At a wedding, a rich businessman (Mohan Kapur) asks Raunak (Pratik Gandhi) the typical question, 'Tum karte kya ho?' To which the young lad all calm and composed, introduces himself as a writer who is currently penning a book named 'Mind your business'! Well, it's Sharib Hashmi's crackling lines and Pratik Gandhi's poker-faced humour that keep Mitron quite light-hearted and engaging.
The key protagonist Jai (Jackky Bhagnani) takes up engineering out of compulsion, but has his heart set towards becoming a chef. But there's a twist! The guy is incorrigibly lazy to work towards his dream and instead would prefer to make some quick bucks by becoming a son-in-law to a business tycoon. A goof-up leads him to meet Avni (Kritika Kamra), a young, ambitious girl who harbours a dream of a career in Australia.
Jai and Avni are poles apart in their outlook to life, but find a small connect - they both don't like dousing sauce on their samosas. However, while the former is a lazy dreamer, the latter has a sharp business acumen. She throws in a suggestion of starting a food truck. From thereon begins a journey that's quite relatable from the word go.
While Mitron is quite predictable in terms of the plot, it's Nitin Kakkar's treatment to the script which brings in a certain sense of freshness. This time, he is back with yet another light-hearted story minus all the glitz. An adaptation of Vijay Devarakonda-Ritu Varma's Telugu hit 'Pelli Choopulu', Kakkar gives Mitron his own trademark touch. Sharib Hashmi's writing shows spark. It's wonderful to see a film where the female protagonist gets to be the hero most of the times and call the shots and that's where Mitron rises above a typical Bollywood film.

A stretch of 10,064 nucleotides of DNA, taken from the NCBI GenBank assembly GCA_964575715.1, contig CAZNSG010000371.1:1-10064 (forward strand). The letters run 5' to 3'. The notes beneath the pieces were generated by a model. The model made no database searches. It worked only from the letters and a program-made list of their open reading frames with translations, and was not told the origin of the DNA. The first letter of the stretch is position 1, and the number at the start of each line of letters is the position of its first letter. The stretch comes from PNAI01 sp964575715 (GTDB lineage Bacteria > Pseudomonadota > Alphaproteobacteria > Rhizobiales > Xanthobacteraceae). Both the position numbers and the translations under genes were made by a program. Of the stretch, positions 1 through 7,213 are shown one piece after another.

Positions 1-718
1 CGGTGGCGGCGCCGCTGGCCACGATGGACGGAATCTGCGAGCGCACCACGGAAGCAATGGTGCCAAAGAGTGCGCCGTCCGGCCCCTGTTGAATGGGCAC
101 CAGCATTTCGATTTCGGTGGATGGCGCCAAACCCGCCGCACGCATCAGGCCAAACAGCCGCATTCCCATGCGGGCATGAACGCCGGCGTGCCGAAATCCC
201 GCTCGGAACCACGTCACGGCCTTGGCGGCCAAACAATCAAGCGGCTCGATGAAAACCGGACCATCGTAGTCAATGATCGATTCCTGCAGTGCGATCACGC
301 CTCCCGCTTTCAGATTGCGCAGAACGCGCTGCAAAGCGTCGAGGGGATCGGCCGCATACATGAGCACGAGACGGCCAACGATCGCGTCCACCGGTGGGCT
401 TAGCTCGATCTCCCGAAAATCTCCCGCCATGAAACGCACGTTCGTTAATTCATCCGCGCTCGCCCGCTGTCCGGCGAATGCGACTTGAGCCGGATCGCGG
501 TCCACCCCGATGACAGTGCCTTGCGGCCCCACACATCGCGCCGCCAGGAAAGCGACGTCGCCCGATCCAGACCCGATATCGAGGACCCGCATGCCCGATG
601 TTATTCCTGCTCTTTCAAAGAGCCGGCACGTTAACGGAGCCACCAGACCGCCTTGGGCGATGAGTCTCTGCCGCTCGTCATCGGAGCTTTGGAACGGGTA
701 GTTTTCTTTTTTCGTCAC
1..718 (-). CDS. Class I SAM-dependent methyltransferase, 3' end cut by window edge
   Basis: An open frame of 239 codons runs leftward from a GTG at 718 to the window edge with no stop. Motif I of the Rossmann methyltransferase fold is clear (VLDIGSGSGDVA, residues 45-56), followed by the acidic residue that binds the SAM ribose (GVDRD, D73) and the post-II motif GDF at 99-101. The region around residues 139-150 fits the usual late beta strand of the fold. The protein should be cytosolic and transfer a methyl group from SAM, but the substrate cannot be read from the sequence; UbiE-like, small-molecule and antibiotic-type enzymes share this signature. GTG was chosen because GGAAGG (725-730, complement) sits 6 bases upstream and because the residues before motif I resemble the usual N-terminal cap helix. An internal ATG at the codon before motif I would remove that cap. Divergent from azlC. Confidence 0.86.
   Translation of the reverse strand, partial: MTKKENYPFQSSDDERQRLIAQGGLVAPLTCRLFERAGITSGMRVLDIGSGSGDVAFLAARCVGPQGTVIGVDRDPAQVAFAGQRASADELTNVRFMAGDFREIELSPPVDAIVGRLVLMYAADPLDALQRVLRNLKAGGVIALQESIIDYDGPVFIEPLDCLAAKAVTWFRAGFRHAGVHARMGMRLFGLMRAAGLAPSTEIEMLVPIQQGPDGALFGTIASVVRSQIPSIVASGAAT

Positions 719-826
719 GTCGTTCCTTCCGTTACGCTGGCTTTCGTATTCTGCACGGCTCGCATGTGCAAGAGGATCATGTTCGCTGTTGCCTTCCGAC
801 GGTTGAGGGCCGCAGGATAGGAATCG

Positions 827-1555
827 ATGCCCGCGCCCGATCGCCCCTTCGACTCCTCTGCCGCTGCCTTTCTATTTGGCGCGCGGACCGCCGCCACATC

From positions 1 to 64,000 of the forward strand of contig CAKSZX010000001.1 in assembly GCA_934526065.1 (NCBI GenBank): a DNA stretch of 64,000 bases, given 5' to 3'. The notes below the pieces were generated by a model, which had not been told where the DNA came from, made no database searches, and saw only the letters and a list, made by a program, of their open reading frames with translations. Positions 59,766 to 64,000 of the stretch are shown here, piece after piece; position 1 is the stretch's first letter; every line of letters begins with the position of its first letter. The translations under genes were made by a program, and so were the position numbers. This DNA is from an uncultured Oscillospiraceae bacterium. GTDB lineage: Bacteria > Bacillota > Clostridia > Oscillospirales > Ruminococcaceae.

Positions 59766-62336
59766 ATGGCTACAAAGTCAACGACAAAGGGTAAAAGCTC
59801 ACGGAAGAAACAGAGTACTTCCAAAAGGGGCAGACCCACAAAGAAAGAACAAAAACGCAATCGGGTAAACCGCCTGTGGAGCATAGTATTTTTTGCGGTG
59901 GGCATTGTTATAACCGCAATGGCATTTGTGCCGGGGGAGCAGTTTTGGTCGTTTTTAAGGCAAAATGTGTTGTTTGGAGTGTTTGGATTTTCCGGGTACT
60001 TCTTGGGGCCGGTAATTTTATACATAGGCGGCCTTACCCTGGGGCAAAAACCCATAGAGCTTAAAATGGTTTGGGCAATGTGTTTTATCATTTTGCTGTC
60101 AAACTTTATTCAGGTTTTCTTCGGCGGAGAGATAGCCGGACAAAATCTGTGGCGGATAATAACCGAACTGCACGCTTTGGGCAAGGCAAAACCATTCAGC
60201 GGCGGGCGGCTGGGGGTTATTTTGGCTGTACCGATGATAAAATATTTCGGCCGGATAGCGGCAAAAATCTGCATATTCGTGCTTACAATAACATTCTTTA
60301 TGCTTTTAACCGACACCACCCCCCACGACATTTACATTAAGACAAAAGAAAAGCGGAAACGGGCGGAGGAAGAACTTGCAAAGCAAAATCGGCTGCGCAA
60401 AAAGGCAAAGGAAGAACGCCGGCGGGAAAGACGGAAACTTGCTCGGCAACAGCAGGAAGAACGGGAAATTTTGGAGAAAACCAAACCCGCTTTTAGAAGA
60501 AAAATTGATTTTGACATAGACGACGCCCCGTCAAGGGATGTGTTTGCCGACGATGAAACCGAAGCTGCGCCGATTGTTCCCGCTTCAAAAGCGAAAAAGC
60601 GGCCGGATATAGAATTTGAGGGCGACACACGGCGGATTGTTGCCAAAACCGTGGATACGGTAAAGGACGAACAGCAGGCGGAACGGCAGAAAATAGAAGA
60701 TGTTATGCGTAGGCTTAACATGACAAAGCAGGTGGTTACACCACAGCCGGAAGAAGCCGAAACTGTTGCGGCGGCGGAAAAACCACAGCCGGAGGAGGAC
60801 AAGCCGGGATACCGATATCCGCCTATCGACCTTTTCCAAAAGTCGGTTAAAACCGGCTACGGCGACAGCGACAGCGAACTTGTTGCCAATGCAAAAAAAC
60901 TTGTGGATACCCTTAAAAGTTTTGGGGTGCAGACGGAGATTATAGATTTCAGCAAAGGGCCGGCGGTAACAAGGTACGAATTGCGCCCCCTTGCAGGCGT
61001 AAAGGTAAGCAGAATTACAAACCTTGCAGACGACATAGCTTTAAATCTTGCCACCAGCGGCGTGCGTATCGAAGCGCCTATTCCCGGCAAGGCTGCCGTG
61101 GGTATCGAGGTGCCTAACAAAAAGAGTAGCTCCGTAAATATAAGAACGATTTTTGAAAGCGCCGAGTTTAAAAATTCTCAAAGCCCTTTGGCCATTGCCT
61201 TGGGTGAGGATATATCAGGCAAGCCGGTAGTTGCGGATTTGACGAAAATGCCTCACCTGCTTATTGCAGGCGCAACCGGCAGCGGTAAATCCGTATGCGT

However, on the flip side, the writing falters a bit here and there and certain events come across as a bit forced. A little more focus on the depth of the characters would have created a larger impact.
Jackky Bhagnani who is back on the celluloid after a gap has a better grip on his acting skills and seems tailor-made for the role of Jai. Kritika Kamra comes off as a whiff of fresh air and makes an effervescent debut in a role which gives us a glimpse of her talent that's yet to be explored to the fullest. Out of Pratik Gandhi and Bhavin Parekh, it's the former who ends up with the best lines. Neeraj Sood is too much fun.
Nitin Kakkar stays true to the milieu of Gujarat and steers clear off the stereotypes. Sachindra Vats's crisp editing keeps you on the toes throughout the film.
With peppy music in songs like 'Kamariya' and 'This Party Is Over' along with hummable numbers like 'Chalte Chalte', Mitron is pleasing to the ears.
Mitron is a film made from the heart and succeeds in reaching yours to a great extent. Just like Jai's character, it comes with its set of flaws. But somehow, it ends up leaving you with a warm feeling and most importantly, a big, wide grin! I am going with 3 stars.